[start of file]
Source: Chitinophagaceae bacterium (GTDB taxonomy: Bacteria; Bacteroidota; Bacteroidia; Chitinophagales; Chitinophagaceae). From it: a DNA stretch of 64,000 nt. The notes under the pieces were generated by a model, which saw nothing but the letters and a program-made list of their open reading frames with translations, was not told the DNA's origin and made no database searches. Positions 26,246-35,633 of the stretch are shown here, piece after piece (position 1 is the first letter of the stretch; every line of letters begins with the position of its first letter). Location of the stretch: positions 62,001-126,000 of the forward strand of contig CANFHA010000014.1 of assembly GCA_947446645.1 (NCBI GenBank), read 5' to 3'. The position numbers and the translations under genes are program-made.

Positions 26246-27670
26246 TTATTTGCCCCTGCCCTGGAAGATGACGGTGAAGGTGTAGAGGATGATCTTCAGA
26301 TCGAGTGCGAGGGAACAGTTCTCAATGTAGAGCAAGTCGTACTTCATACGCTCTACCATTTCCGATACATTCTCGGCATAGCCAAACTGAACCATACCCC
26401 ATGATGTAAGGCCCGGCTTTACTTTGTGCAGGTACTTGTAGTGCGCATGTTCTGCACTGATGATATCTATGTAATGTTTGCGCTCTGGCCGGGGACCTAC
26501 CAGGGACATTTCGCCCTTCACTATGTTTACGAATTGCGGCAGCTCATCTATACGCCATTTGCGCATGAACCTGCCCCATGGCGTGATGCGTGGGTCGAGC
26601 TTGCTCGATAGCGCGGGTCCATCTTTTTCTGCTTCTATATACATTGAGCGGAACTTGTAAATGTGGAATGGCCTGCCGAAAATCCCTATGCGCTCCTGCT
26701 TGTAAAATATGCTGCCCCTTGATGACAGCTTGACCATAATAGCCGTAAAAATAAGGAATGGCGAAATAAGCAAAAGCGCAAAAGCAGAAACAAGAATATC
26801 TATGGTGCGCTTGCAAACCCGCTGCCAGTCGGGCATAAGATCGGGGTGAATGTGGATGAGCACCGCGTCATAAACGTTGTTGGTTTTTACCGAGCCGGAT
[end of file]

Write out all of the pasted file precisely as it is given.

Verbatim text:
Source: Chitinophagaceae bacterium (GTDB taxonomy: Bacteria; Bacteroidota; Bacteroidia; Chitinophagales; Chitinophagaceae). From it: a DNA stretch of 64,000 nt. The notes under the pieces were generated by a model, which saw nothing but the letters and a program-made list of their open reading frames with translations, was not told the DNA's origin and made no database searches. Positions 26,246-35,633 of the stretch are shown here, piece after piece (position 1 is the first letter of the stretch; every line of letters begins with the position of its first letter). Location of the stretch: positions 62,001-126,000 of the forward strand of contig CANFHA010000014.1 of assembly GCA_947446645.1 (NCBI GenBank), read 5' to 3'. The position numbers and the translations under genes are program-made.

Positions 26246-27670
26246 TTATTTGCCCCTGCCCTGGAAGATGACGGTGAAGGTGTAGAGGATGATCTTCAGA
26301 TCGAGTGCGAGGGAACAGTTCTCAATGTAGAGCAAGTCGTACTTCATACGCTCTACCATTTCCGATACATTCTCGGCATAGCCAAACTGAACCATACCCC
26401 ATGATGTAAGGCCCGGCTTTACTTTGTGCAGGTACTTGTAGTGCGCATGTTCTGCACTGATGATATCTATGTAATGTTTGCGCTCTGGCCGGGGACCTAC
26501 CAGGGACATTTCGCCCTTCACTATGTTTACGAATTGCGGCAGCTCATCTATACGCCATTTGCGCATGAACCTGCCCCATGGCGTGATGCGTGGGTCGAGC
26601 TTGCTCGATAGCGCGGGTCCATCTTTTTCTGCTTCTATATACATTGAGCGGAACTTGTAAATGTGGAATGGCCTGCCGAAAATCCCTATGCGCTCCTGCT
26701 TGTAAAATATGCTGCCCCTTGATGACAGCTTGACCATAATAGCCGTAAAAATAAGGAATGGCGAAATAAGCAAAAGCGCAAAAGCAGAAACAAGAATATC
26801 TATGGTGCGCTTGCAAACCCGCTGCCAGTCGGGCATAAGATCGGGGTGAATGTGGATGAGCACCGCGTCATAAACGTTGTTGGTTTTTACCGAGCCGGAT